– Nicholas Agar


I’ll start off by saying that I deeply respect Daniel Callahan’s body of work, and that What Price Better Health should be mandatory reading for anyone concerned with contemporary problems in medicine. That being said, I think he paints with too broad a brush in his recent post “Liberals and their Ill-Liberal Policies,” and thus misses some important social structural dynamics around Proposition 71, and human stem cell research in the United States generally. More importantly, Professor Callahan trades on a political distinction that is less than helpful for understanding the benefits and dangers of our current situation. Lets take a closer look at some of his hypotheses.

We’ll call the first hypothesis the “Blue State Hypothesis;” namely, Prop 71 passed because Californians wanted to give the bird to the Bush Administration. This seems plausible at first blush, but historically Californian voters’ record is much more uneven. For example in 1994, voters approved both Proposition 184 (three strikes initiative) and 187 (denial of basic social services to undocumented workers). In 1998, voters passed both Prop 227 (eliminated bi-lingual instruction in public schools), and Prop 4 (which banned steel-jaw leg hold traps used by fur trappers). In 2004, the same year Prop 71 passed, citizens voted down Prop 72, which would have expanded basic health care insurance coverage. Overall, this presents a confusing, if not schizophrenic, picture for a blue state. Clearly, voting outcomes do not map cleanly onto other variables, such as party affiliation or ideology, and certainly it is difficult from these outcomes to determine if the state has a single voting profile. The bottom line is that initiative voting patterns represent a complicated mix of factors that do not reduce to single issues, such as opposition to federal policies or people.

The second hypothesis (“The Liberal Bio-elite”) is that liberals now unquestioningly support biomedical research. During the Proposition 71 campaign, however, the leading public critics of the initiative were not the Catholic Church or pro-life organizations. They were left-leaning public interest organizations, such as the Center for Genetics and Society (CGS) and the Feminist Pro-choice Alliance. CGS in particular were instrumental in raising a variety of issues, from open meetings to financial disclosures, both during the campaign and the early stage of implementation of the California Institute for Regenerative Medicine (CIRM). The Christian Right has been completely absent from any of the public meetings of the CIRM, and has placed all their bets on stopping the Institute through the court system, which appears to have been an unsuccessful gambit.

The final hypothesis (“Follow the Money”) is somewhat muddled. Prop 71 was well on the way before Bob Klein (the “super-rich real estate tycoon” that Professor Callahan describes) was brought on board. The California legislature had already passed several stem cell-friendly pieces of legislation, led by Sen. Deborah Ortiz (D-Sacramento). In fact, Sen. Ortiz should be given the credit for coming up with the idea of using the initiative process to fund stem cell research on a state level. He also asserts that the initiative received “lots of money from the biotechnology industry.” This claim is difficult to evaluate, since Professor Callahan does not specify how much money constitutes “lots.” Biotech’s response to Prop 71 was mixed. While the southern California biotech trade organization (Biocom) quickly endorsed Prop 71, the northern California trade org (BayBio) was somewhat ambivalent, and held off endorsement until the end stages of the campaign. The largest donors to the Yes on 71 war chest, including Klein himself, were wealthy individuals that did not have direct ties to biotech. Certainly these individuals possess mutual funds or hold stock in biotech companies that could potentially benefit from Prop 71’s largesse. However, the potential payoffs from a stem cell therapeutic breakthrough are so distant and uncertain that belief in a short-term financial windfall from this sector is ludicrous. Indeed during the campaign and after, venture capital firms had mixed opinions about Prop 71 and stem cell research more generally. The history of biotech in California is a mixture of a few spectacular successes, and exponentially more dismal failures.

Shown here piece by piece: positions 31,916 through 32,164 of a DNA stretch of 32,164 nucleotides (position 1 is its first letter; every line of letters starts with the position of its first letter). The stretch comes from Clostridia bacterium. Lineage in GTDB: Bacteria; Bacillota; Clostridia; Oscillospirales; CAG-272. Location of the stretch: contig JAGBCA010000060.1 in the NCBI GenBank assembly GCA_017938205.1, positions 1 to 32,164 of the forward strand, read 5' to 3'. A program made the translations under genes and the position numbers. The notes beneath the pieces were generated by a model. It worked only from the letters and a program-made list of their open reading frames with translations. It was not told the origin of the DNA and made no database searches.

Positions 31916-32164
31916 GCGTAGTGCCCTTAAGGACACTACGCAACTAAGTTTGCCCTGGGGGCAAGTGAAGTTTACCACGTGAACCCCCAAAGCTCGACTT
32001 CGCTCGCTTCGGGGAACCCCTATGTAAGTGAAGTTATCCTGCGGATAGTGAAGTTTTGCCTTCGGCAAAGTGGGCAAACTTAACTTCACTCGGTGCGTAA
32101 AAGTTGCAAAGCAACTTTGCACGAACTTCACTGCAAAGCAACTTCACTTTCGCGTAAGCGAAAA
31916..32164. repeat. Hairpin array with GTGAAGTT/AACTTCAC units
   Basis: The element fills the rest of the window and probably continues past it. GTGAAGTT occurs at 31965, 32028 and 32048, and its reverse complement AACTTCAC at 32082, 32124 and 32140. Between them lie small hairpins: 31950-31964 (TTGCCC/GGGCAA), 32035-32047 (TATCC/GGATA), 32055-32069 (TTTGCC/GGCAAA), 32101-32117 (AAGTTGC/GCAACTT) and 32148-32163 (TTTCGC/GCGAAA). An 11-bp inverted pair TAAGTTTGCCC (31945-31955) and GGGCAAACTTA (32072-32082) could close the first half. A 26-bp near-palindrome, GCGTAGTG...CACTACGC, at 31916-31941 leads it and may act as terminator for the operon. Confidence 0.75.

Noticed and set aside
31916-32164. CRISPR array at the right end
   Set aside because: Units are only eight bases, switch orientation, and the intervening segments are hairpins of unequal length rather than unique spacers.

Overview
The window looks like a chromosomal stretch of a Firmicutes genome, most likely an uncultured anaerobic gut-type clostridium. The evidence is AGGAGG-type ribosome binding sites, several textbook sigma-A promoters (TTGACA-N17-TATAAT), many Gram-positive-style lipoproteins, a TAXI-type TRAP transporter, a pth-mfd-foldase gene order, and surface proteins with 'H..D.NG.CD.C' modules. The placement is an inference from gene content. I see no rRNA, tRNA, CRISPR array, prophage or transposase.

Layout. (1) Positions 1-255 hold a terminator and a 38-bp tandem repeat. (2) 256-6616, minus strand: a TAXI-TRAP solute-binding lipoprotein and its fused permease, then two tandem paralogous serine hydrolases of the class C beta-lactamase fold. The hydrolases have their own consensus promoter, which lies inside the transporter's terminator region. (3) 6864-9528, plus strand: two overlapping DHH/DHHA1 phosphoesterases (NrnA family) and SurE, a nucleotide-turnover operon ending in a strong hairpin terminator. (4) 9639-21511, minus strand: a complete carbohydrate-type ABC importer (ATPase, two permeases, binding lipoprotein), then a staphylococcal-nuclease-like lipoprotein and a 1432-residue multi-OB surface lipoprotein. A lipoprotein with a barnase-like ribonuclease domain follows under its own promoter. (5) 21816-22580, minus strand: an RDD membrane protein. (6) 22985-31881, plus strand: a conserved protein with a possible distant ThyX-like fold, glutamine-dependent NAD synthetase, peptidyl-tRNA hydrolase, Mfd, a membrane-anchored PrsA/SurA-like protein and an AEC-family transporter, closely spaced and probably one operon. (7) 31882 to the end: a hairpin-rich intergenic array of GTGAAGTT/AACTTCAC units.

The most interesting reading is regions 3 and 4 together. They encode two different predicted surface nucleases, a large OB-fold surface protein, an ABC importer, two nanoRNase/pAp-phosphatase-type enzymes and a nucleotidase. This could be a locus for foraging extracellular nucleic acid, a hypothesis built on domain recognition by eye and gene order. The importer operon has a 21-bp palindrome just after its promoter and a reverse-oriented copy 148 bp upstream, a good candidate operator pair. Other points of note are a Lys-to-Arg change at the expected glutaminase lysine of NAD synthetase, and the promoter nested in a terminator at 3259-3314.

I will finish by saying that I am deeply sympathetic to Professor Callahan’s concerns about the use of public revenues for biomedical science at the expense of other priorities. However, to frame this situation in terms of a liberal/conservative distinction misses some of the most interesting and vexing issues that human stem cell research, and biotechnology in general, are provoking. Human stem cell research in particular has fractured older political constellations, and has helped to forge novel alliances. One does not have to look far; in California, progressive pro-choice feminists are in dialogue with conservative pro-life activists over such issues as the dilemmas and inequities of egg donation for nuclear transfer experiments, experiments that will be a priority of CIRM funding. Thus, it is critical that we expand our political imaginations beyond binary categories to help us think about the complexities and dangers that suffuse through our biotechnological present.

– Chris Ganchoff
University of California, San Francisco

Published on: May 11, 2006
Published in: Emerging Biotechnology, Health Care Reform & Policy